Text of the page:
Video | Agriculture | Confidence | Economy | Energy | Employment | Finance | Media | Property | RBNZ | Science | SOEs | Tax | Technology | Telecoms | Tourism | Transport | Search


High country lessees bewildered

13 October 2006

High country lessees bewildered

The government’s release today of the Armstrong report which it commissioned early in 2005 vindicates the long-held view of high country farmers that they have been paying market rentals for their pastoral leasehold lands, says Geoffrey Thomson, co-chair of the High Country Accord.

“We welcome their expert finding that recent rents have been set too high and that settlements under the land tenure review process have been fair.”

However, he says lessees are bewildered by the government’s proposal to reject these findings in favour of a proposal to increase rents on their farms.

“The Armstrong report concluded that there is no basis for claims that existing or proposed rentals are being set at a discount to the market. In fact, it concluded that most recently reviewed rentals are in excess of fair market rentals for pastoral leases,” Mr Thomson says.

“In response to the report the government has commissioned a Crown Law Office opinion which says the Armstrong report is wrong and which appears to say that rentals for high country leases have been incorrectly calculated since 1979.

“The High Country Accord is bewildered by this about-turn by the government and intends to obtain its own legal opinion of the law relating to the setting of pastoral leasehold rentals.

“We are at a loss to understand how the government can refute the detailed information and conclusions of the report, as well as the practice of crown valuers since 1979.

“We hope to resolve this unexpected response by negotiation, but if necessary we should look to the courts to protect the rights and interests of lessees.”


© Scoop Media

Business Headlines | Sci-Tech Headlines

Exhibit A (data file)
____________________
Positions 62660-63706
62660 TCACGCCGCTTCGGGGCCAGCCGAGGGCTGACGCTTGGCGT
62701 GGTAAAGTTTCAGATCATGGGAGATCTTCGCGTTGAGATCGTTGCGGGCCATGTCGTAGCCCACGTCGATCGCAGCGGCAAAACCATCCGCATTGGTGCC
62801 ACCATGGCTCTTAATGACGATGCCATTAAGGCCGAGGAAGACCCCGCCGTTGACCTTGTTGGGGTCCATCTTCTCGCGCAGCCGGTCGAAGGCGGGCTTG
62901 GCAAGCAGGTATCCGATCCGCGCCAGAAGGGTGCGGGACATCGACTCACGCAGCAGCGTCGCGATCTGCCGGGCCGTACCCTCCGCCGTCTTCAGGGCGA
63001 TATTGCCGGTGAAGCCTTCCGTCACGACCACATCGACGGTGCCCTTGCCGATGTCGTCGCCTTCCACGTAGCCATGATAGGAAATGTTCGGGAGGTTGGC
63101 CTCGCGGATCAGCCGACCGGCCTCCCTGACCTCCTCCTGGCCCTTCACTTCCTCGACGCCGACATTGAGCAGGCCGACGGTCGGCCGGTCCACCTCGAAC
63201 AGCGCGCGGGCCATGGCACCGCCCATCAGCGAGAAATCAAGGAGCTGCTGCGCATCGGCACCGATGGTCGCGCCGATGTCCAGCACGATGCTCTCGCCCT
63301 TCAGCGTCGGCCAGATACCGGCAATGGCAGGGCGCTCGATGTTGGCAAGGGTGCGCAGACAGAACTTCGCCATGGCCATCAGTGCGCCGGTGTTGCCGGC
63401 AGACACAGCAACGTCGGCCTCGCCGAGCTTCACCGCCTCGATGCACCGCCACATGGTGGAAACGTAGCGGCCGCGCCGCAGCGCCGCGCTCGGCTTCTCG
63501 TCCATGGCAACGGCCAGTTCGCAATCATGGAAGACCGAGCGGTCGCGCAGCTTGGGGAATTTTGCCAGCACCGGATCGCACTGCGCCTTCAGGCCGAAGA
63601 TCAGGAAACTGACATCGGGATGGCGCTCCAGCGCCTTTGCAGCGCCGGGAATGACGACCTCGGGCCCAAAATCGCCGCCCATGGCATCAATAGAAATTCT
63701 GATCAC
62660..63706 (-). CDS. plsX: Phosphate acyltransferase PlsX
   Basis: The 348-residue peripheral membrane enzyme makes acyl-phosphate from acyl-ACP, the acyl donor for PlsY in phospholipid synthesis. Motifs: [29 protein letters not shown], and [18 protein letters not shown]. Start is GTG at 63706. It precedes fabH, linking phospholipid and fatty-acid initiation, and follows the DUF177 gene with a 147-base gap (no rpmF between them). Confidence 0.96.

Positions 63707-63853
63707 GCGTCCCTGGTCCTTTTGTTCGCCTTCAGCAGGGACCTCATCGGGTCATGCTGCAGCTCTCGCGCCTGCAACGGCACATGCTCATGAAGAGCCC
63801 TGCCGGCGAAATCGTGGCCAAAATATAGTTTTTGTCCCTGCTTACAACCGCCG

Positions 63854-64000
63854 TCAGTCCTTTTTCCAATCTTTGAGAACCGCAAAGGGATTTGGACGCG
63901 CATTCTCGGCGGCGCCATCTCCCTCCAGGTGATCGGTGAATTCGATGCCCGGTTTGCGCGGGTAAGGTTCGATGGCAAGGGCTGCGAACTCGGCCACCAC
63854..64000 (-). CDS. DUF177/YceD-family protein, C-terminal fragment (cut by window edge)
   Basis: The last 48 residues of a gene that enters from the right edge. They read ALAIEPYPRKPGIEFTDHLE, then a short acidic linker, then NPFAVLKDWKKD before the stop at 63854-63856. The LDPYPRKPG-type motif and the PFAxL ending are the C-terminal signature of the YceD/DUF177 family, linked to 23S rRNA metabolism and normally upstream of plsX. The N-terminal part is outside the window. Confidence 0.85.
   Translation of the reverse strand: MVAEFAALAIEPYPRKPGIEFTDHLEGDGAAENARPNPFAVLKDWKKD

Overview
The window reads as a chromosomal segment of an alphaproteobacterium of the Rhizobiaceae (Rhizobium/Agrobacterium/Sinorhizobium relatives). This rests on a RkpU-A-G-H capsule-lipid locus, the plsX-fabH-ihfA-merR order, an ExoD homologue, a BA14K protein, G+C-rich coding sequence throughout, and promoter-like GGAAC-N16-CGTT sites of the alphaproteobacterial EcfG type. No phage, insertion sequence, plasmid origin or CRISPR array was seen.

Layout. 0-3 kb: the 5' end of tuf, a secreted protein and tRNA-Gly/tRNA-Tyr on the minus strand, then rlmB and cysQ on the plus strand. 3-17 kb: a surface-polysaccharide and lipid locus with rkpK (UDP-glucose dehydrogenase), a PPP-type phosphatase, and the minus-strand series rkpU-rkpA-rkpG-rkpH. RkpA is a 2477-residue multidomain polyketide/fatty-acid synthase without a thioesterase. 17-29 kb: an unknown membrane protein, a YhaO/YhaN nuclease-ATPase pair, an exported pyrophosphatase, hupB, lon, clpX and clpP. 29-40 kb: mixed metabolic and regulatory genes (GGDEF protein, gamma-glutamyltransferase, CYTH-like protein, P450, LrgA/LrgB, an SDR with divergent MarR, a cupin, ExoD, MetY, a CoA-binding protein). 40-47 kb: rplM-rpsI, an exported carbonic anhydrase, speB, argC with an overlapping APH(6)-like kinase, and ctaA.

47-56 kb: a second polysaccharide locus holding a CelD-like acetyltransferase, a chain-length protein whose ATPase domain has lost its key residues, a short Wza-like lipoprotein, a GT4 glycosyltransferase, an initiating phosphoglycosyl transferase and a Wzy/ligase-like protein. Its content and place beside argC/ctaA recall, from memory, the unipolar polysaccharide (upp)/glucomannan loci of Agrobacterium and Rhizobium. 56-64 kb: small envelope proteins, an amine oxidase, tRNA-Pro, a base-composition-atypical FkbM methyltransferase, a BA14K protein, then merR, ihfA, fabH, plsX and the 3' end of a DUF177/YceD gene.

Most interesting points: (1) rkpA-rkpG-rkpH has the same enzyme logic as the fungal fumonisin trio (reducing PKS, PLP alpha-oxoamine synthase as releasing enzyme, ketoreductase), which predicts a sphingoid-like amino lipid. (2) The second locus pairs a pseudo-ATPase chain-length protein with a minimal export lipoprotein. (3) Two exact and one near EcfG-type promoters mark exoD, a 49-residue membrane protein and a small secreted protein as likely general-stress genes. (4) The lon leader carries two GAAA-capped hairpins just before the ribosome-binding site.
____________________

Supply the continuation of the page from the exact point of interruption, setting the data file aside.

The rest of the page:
I Sing The Highway Electric: Charge Net NZ To Connect New Zealand

BMW is turning Middle Earth electric after today announcing a substantial contribution to the charging network Charge Net NZ. This landmark partnership will enable Kiwis to drive their electric vehicles (EVs) right across New Zealand through the installation of a fast charging highway stretching from Kaitaia to Invercargill. More>>


Watch This Space: Mahia Rocket Lab Launch Site Officially Opened

Economic Development Minster Steven Joyce today opened New Zealand’s first orbital launch site, Rocket Lab Launch Complex 1, on the Mahia Peninsula on the North Island’s east coast. More>>


Marketing Rocks!
Ig Nobel Award Winners Assess The Personality Of Rocks

A Massey University marketing lecturer has received the 2016 Ig Nobel Prize for economics for a research project that asked university students to describe the “brand personalities” of three rocks. More>>


Nurofen Promotion: Reckitt Benckiser To Plead Guilty To Misleading Ads

Reckitt Benckiser (New Zealand) intends to plead guilty to charges of misleading consumers over the way it promoted a range of Nurofen products, the Commerce Commission says. More>>


Half A Billion Accounts, Including Xtra: Yahoo Confirms Huge Data Breach

The account information may have included names, email addresses, telephone numbers, dates of birth, hashed passwords (the vast majority with bcrypt) and, in some cases, encrypted or unencrypted security questions and answers. More>>


Rural Branches: Westpac To Close 19 Branches, ANZ Looks At 7

Westpac confirms it will close nineteen branches across the country; ANZ closes its Ngaruawahia branch and is consulting on plans to close six more branches; The bank workers union says many of its members are nervous about their futures and asking ... More>>

Interest Rates: RBNZ's Wheeler Keeps OCR At 2%

Reserve Bank governor Graeme Wheeler kept the official cash rate at 2 percent and said more easing will be needed to get inflation back within the target band. More>>


Get More From Scoop

Search Scoop  
Powered by Vodafone
NZ independent news